The Grand Eastonian Suites Hotel had its grand opening on October 15, 2008. Salvatore J. Panto, mayor of Easton, spoke first. “Today”, the Mayor said, “is a grand day for Easton as we celebrate the new birth of our community’s most storied landmark.” Representative Robert Freeman of the Pennsylvania House of Representative also spoke eloquently, remembering the history of the building and its importance to the City. The Pulitzer Prize winning author Thomas Hylton followed. He spoke about the importance of urban revitalization and the role the building could play to that purpose. His speech mirrored the theme of his famous book “Save Our Land, Save Our Towns” where he wrote:
From Easton to Erie, the trend is the same. Virtually every Pennsylvania city has lost populations since the 1950s, usually accompanied by deteriorated neighborhoods and debilitated buildings… Statewide, thanks in no small part to sprawling development patterns, Pennsylvania has lost more than four million acres of farmland since the 1950s, an area larger than Connecticut and Rhode Island combined.
What we’ve done is spend billions of dollars for new infrastructure to do little more than take our existing populations and spread it around. We’ve ruined our wonderfully livable cities, and ravaged the countryside surrounding them, in order to create a terribly expensive and woefully inefficient way of life. We’ve tried to run away from urban problems rather than solve them. In the process, we made those problems worse.
The hotel, Hylton pointed out, was a giant step in the other direction. “Looking to the future,” Mayor Panto concluded, the Grand Eastonian Suites Hotel will serve as a model for responsible urban renewal throughout the state.”
Today, the verdict is clear—the Grand Eastonian Suites Hotel is a success in all the important ways that Easton Hotel Restoration hoped it would be. During its short existence, it has been the place of choice to stay for the likes of Mikhail Gorbachev, Peyton Manning, Johnny Mathis and Ringo Starr’s band, along with ambassadors and other notables. Its occupancy today is among the top in the Lehigh Valley. Its popular Gold Room is constantly in use, hosting speakers like United State Senator Bob Casey and singers like Judy Collins, events like the Special Olympics Super Plunge, along with business meetings, weddings and celebrations. The hotel has also had an immeasurable impact on the City, serving as a catalyst for change and an inspiration for myriad other projects that followed in its wake.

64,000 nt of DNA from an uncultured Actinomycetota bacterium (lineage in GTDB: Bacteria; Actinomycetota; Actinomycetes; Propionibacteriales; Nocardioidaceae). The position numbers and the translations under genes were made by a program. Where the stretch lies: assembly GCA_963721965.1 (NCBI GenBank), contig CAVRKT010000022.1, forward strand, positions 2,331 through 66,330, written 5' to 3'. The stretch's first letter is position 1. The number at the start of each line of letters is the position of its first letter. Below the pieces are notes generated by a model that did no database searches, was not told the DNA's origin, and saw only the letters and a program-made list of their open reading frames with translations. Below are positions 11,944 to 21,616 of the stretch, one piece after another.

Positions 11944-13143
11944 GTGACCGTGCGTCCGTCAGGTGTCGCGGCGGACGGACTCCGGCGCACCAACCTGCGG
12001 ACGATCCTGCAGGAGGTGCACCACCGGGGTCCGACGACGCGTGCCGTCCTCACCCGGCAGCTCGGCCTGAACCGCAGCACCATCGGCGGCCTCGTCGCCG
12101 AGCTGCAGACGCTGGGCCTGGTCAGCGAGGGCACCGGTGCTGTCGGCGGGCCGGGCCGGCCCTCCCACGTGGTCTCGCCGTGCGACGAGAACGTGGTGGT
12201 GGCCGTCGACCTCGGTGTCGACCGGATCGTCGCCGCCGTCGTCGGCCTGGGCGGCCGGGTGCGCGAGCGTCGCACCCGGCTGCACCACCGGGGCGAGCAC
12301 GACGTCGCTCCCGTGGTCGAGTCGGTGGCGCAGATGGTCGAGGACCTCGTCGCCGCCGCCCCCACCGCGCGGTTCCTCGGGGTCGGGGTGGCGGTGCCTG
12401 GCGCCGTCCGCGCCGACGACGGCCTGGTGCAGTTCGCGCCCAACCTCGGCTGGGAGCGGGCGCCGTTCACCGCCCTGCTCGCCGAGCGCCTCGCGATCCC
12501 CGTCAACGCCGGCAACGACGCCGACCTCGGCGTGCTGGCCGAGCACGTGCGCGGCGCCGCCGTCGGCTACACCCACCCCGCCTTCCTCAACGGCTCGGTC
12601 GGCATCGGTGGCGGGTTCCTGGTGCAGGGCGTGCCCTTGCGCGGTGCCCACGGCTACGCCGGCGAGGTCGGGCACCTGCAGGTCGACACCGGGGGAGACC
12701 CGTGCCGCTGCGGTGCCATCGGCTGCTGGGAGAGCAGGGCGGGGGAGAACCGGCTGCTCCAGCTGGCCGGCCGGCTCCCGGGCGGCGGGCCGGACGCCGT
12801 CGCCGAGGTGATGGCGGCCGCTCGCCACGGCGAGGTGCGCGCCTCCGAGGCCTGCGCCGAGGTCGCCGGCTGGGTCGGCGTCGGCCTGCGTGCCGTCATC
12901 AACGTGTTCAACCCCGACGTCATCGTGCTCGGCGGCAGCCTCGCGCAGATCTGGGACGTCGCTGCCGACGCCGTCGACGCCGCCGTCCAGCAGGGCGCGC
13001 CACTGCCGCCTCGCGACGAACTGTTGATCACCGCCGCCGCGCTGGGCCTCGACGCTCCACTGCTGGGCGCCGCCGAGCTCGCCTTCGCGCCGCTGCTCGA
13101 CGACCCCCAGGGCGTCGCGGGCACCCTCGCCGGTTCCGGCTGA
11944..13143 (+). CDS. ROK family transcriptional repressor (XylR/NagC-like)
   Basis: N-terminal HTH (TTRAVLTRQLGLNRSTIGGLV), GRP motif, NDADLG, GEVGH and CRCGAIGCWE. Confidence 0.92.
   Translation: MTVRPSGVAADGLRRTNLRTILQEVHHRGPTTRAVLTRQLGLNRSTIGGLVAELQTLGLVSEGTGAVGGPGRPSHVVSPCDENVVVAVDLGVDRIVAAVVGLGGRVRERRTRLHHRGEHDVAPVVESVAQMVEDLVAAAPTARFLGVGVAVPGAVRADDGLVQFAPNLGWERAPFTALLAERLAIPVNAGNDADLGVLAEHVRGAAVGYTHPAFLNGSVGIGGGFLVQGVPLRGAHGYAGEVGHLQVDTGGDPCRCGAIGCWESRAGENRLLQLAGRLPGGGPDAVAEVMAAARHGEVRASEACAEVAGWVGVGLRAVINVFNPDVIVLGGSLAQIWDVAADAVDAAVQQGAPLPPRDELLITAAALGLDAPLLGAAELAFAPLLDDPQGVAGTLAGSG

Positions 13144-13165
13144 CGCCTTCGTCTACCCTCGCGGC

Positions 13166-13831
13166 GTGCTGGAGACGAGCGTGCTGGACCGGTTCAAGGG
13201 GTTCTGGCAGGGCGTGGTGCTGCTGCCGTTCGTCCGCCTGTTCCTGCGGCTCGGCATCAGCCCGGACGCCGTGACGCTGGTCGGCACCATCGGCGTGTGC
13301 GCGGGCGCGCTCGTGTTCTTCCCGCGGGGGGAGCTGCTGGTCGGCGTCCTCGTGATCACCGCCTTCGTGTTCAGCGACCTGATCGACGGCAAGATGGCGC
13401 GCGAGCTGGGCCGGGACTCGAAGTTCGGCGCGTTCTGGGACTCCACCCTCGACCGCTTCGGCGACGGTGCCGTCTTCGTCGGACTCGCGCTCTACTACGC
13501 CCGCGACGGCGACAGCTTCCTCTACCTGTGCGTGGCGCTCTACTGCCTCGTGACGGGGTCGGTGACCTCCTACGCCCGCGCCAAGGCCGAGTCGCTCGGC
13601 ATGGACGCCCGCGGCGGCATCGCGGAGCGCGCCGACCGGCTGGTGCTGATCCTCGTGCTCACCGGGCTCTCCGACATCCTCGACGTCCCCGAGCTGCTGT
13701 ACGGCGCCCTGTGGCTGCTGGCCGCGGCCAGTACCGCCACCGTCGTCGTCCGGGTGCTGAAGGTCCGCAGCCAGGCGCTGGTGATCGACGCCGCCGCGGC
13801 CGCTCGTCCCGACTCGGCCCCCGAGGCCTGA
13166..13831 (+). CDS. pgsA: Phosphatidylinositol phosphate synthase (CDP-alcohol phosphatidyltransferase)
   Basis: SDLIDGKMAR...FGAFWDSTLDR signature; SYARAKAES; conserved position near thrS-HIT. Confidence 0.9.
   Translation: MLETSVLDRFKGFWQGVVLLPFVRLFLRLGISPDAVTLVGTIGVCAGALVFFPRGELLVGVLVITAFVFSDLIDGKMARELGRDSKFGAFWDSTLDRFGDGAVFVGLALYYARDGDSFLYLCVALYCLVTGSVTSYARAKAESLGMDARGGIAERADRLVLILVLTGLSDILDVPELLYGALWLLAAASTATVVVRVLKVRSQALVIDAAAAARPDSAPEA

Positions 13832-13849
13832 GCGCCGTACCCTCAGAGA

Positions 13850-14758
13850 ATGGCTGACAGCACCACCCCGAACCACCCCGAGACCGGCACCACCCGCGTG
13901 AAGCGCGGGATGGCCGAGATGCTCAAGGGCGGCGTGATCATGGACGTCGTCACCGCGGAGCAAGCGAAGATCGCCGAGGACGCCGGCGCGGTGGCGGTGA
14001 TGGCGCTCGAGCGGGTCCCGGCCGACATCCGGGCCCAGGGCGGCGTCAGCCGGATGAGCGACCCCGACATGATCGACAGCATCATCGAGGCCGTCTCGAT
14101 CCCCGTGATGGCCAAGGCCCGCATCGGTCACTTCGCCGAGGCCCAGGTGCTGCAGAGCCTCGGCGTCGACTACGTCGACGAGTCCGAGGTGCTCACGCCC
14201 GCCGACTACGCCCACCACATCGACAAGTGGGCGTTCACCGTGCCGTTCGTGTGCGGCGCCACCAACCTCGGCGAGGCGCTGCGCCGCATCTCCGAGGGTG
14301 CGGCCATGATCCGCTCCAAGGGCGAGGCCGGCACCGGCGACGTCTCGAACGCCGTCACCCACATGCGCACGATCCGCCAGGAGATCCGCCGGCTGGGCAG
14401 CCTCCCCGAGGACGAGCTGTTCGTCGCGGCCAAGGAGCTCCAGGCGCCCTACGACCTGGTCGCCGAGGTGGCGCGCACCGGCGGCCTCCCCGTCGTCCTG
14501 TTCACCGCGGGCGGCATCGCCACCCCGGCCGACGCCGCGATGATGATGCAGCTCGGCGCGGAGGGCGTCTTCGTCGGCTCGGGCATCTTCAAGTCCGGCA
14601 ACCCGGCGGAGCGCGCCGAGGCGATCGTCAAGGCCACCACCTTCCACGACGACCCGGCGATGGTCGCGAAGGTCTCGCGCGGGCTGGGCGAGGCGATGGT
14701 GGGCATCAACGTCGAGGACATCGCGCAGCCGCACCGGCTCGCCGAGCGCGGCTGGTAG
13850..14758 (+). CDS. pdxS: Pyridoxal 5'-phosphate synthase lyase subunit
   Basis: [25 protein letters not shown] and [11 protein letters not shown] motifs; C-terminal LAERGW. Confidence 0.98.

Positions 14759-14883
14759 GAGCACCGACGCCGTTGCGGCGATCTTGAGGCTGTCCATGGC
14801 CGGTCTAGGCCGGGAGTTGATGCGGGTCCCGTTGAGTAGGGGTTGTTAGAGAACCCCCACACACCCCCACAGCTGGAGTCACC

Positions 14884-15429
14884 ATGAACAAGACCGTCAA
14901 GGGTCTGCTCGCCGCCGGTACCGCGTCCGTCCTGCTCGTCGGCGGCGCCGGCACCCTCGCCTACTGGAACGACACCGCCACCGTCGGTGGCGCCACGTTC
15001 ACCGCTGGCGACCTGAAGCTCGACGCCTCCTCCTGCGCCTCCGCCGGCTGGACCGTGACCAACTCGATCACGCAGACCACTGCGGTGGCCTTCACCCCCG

Although the hotel has been a huge success in all these ways, it is not a profitable enterprise. The comparatively small number of units serve as a permanent impediment to achieving this end, preventing the hotel from ever generating enough traffic to earn more than its expenses. Its revenues are largely sufficient to cover the sizable costs of operating the beautifully restored building, to create dozens of jobs for the local population, and to pay taxes to the City and Northampton County. They do not pay for anything beyond annual operating expenses or provide any monetary payback to the owner. EHR’s mission, however, is not to earn a profit. Its mission has been and is revitalization of the building and city, to avoid the results so eloquently described by Thomas Hylton. In that it has succeeded.